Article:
Review: Young Adult

Mavis Gary is clearly a bad woman. She is slovenly, heartless, materialistic, alcoholic, is promiscuous and eats junk food while keeping her figure. In most Hollywood films she would be strapped in for a one-way ride to the Error of her Ways.

But as this comedy/ drama is a re-teaming of the director/writer partnership behind Juno her fate retains a chink of uncertainty.

The film features two women who were saddled with Oscars more or less at the first opportunity.

Diablo Cody won for her first produced script, Juno, which is a hell of a paperweight to plonk upon an emerging talent. Her second film, Jennifer's Body, was bungled but that's hardly the case here.

Director Ivan Reitman and a fine cast give this script its best possible shot, but the strong suggestion is that although she can knock out good one liners, she is a little shaky on the bits in between.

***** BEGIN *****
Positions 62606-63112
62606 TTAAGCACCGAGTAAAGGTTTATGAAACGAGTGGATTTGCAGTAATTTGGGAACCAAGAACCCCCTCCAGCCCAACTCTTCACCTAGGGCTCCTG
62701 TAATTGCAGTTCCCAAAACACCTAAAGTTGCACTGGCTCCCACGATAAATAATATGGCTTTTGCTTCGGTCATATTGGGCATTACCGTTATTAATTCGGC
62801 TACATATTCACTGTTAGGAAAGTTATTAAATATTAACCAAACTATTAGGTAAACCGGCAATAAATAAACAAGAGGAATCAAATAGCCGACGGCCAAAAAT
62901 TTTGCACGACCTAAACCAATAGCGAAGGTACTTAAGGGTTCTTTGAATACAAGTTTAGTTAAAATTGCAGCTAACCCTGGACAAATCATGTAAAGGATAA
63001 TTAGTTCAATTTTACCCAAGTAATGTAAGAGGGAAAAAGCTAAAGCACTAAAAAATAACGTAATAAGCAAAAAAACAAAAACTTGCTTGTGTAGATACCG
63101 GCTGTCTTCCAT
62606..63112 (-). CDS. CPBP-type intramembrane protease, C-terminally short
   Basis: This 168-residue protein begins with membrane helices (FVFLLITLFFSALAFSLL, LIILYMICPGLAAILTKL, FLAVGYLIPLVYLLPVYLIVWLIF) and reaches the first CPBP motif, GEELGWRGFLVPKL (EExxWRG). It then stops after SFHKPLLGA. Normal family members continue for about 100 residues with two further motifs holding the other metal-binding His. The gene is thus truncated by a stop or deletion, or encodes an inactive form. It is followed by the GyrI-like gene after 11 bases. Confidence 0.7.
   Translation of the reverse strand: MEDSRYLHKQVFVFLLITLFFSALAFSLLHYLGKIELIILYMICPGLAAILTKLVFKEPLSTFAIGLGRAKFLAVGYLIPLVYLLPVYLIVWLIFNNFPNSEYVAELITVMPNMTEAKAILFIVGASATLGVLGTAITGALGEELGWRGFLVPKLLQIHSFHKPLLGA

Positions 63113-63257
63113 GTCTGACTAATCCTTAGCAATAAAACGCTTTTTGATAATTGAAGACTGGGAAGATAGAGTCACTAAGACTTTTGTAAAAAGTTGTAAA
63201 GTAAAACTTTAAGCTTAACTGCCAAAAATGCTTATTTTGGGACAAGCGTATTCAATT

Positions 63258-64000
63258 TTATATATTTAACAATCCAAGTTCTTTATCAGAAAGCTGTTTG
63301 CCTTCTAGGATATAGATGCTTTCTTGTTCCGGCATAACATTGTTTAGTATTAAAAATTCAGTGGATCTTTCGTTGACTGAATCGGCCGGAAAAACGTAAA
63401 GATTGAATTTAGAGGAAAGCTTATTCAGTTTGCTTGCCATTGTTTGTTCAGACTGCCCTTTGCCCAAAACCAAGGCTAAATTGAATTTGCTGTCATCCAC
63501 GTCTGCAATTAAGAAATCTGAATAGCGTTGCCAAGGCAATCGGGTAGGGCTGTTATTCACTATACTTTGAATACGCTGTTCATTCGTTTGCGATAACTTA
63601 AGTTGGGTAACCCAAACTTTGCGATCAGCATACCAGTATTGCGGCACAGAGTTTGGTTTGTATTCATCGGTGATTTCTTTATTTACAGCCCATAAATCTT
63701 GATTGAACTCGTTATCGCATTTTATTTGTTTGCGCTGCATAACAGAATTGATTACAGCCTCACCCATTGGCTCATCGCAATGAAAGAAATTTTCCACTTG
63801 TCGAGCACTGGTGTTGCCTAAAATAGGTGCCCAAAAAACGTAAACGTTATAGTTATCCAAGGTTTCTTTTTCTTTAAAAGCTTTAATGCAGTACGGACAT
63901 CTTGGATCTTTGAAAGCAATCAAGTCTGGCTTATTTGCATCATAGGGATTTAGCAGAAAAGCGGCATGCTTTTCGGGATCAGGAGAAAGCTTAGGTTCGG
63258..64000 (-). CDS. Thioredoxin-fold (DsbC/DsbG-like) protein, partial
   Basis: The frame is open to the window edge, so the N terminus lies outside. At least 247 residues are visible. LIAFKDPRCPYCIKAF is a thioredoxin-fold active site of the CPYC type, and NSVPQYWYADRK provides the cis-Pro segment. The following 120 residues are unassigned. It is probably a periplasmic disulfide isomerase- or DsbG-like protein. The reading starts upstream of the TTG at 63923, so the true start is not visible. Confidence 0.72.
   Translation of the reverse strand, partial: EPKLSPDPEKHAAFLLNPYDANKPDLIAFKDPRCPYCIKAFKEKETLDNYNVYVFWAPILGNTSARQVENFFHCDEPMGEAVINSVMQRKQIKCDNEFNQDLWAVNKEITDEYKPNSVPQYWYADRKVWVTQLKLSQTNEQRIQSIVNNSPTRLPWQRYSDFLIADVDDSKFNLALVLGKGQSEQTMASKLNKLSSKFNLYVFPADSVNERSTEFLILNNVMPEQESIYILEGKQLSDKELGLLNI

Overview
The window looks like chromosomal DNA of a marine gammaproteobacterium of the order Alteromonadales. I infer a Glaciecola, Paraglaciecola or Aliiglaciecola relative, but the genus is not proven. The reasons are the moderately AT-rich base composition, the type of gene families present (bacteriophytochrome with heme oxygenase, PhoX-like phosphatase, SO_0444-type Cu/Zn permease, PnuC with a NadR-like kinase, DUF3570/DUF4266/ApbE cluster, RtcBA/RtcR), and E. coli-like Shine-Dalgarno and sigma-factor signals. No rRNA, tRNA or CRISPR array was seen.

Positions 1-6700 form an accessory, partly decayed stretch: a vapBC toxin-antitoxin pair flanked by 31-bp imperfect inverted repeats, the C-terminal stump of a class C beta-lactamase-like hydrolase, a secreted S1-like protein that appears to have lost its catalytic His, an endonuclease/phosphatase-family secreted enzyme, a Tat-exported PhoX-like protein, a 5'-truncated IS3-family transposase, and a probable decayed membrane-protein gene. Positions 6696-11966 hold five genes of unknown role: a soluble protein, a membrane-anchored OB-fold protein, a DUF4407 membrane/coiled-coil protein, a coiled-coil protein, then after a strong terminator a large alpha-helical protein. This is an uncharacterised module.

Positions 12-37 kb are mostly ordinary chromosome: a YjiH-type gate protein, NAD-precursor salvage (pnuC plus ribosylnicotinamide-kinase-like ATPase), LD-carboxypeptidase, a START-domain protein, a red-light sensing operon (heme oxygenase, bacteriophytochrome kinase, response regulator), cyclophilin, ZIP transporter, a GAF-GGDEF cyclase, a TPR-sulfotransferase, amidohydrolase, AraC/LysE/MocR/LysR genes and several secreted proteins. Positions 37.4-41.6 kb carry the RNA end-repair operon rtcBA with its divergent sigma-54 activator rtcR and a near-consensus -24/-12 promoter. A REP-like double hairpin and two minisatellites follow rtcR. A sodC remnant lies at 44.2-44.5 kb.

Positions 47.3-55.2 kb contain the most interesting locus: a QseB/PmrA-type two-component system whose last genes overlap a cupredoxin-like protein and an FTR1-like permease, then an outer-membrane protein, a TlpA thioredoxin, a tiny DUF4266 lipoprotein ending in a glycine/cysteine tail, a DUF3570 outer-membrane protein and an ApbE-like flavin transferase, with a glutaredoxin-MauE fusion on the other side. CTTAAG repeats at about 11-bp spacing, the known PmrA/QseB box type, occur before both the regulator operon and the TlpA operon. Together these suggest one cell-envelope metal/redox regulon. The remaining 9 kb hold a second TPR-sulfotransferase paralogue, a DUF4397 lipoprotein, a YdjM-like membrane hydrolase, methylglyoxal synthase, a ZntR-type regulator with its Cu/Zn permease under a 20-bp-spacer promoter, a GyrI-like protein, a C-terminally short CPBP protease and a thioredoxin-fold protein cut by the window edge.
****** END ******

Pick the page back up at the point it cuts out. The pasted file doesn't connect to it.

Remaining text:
The plot is the big city girl going back to visit the small hick town she grew up in, along with the mid-life disillusionment of the kids that were popular in high school.

Such stories, with their suggestion of author validation, are difficult to pull off without coming over as obnoxious, even when the author's surrogate is obnoxious.

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Mavis returns on a mission to try and win back her teenage sweetheart (Patrick Wilson), prompted by news he and his wife have just had their first child.

Charlie Theron got her Oscar for playing ugly in Monster and the most impressive thing about her is that she has failed to calcify into an Oscar-winning actress.

Here she has to get in touch with her inner cow and does so unflinchingly. Despite this appealing central performance the movie is a little arid.

Reitman gave consumerist alienation such a gleam in Up In The Air, but Young Adult looks like a TV drama.

It was a bold move to centre a film on a marriage breaker, but although the film is always funny enough to get by, it is rarely engaging.

There are moments in the script that suggest a real insight into the sickness of consumerist, fame-obsessed society. But then there are other bits where Mavis slumps around watching the

Kardashians in motel rooms.

What is lazier? Sitting around in pyjamas watching the Kardashians or using it as an image for America's social ills?


Director: Ivan Reitman

Starring: Charlize Theron, Patrick Wilson, Oswalt Patton, Elisabeth Reaser, Jill Eikenberry and Collette Woolfe

Length: 94 mins